God and the Devil

Some brief thoughts on God and the Devil for the end of winter.

I’ve always thought of the devil as much more interesting than God. This opinion goes back to my earliest childhood memories. This is not to say, however, that I am a devil worshipper, or even a supporter of that nefarious fellow. It’s just that I find him much more interesting to read and talk about than God. Let’s face it, God is kind of boring, at least the way he’s re-presented to us by religion. I’m not interested in perfect entities; I’m interested in flaws, broken spirits, broken bodies, and sin. Sin is seductive, whereas God’s love is, well I’m not sure what it is since I don’t have it.

I spent nearly five years as an alter boy at St. Mary of the Assumption Church in my hometown. For much of that time I fully intended to become a priest. I remember that my brother and I would play church in our bedroom (we shared a room). I would play the priest and he the alter boy. I used to take some water from the sink and perform the turning of the water into wine. My brother was a faithful alter boy and I was happy in my role as a chosen man of God. Now, many years later, I look on those moments with an odd mixture of nostalgia and horror. It seems to me now that had I chosen another path I would have made a perfect cult leader rather than a priest.

At some point the role of the bad guys began to appeal to me. I started to ask for more monsters and less heroes for Christmas and birthdays. I sided with Darth Vader in Star Wars (the original movie) and a host of other bad guys. My favorite childhood superhero was not Superman or Spiderman, but the Hulk, a misunderstood monster. One of my favorite films was Planet of the Apes, and I loved the apes and hated Charlton Heston. I never once dressed up as a hero for Halloween, but as devils, Dracula, and even an ape from Planet of the Apes. (I do have a picture of myself at the age of three or four dressed up as Batman, but even Batman’s status as a “hero” is suspect.)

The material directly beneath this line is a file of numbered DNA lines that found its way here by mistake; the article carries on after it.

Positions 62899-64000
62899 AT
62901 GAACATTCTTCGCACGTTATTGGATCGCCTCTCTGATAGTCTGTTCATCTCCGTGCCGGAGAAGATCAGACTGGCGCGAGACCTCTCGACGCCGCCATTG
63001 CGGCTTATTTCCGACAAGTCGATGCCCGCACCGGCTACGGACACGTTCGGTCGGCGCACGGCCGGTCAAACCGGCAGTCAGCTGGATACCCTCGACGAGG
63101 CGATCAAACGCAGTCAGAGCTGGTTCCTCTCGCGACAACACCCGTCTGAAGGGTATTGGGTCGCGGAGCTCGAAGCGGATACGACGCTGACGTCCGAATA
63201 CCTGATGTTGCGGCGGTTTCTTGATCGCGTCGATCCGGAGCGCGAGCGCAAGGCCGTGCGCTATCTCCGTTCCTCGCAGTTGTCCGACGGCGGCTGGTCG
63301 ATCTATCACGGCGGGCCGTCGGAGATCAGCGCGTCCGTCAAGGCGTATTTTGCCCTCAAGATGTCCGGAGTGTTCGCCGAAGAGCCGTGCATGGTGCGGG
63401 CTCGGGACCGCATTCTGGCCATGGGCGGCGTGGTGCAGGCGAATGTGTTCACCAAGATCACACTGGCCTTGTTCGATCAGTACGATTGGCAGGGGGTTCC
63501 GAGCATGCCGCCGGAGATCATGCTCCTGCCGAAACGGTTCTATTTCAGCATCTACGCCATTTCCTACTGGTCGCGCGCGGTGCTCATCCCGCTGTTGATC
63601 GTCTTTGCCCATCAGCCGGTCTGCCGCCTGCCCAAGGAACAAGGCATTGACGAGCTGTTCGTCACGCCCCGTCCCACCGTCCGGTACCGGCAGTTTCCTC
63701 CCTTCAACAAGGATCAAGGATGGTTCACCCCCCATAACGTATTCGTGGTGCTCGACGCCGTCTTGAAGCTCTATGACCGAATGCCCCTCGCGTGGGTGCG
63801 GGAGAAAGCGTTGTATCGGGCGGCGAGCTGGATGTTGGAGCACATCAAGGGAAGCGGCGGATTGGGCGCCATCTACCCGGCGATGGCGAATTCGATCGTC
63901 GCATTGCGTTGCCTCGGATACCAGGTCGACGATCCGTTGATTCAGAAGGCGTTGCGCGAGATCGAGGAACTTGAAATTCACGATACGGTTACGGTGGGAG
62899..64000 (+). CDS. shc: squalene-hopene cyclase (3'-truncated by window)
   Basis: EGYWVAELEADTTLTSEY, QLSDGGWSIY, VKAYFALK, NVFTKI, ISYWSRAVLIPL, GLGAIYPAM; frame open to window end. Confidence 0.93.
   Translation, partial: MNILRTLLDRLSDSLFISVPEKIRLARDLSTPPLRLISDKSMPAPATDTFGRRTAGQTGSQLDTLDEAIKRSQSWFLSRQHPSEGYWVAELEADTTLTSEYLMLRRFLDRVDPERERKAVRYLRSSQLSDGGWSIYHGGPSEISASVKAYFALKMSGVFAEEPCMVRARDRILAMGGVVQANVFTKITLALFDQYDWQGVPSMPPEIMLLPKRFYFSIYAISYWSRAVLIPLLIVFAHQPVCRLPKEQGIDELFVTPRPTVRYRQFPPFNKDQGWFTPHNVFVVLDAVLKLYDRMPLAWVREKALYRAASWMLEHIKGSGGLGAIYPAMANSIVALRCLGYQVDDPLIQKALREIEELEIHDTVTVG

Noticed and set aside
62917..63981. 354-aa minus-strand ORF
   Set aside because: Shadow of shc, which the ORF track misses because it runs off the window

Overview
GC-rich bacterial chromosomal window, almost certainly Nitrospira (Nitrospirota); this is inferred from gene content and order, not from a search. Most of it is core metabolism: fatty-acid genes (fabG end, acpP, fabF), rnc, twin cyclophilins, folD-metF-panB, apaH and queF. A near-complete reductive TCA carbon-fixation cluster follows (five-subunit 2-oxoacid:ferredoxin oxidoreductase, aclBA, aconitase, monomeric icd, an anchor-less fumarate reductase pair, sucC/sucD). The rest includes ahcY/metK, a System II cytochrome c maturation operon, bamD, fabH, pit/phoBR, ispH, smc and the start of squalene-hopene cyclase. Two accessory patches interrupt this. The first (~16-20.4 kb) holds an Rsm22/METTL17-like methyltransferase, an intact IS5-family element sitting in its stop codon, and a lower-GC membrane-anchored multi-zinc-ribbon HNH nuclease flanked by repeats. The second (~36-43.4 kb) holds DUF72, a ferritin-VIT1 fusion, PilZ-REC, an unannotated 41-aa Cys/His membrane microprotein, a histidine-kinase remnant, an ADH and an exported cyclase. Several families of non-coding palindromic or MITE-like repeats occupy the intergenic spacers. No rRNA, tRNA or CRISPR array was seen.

The devil was something else. I was curious about him, but also scared of him. I blame my religion for putting an unnecessary fear into the mind of child. If God is good, and God created all things, then he created the devil too. Therefore, the devil cannot be all that bad, just misunderstood. Sure, Lucifer led a revolt of angels against God, but God also asked Abraham to sacrifice his son to test his love. If that’s not evil I don’t know what is. With God it’s all about “Me,” but with the devil we get a sense of equal opportunity.

God has somehow managed to stay on top, but the devil is always right behind him. Why humans do the things they do may have much more to do with the devil than God, and because of that assumption, the devil becomes the much more interesting concept. We remember Iago more than Othello, Grendel more than Beowulf, Saddam more than George Bush Sr. Evil is provocative, whereas pure goodness is anything but. In the end we may have to account for our sins, but while we live it’s a much more interesting world with the devil running around loose.


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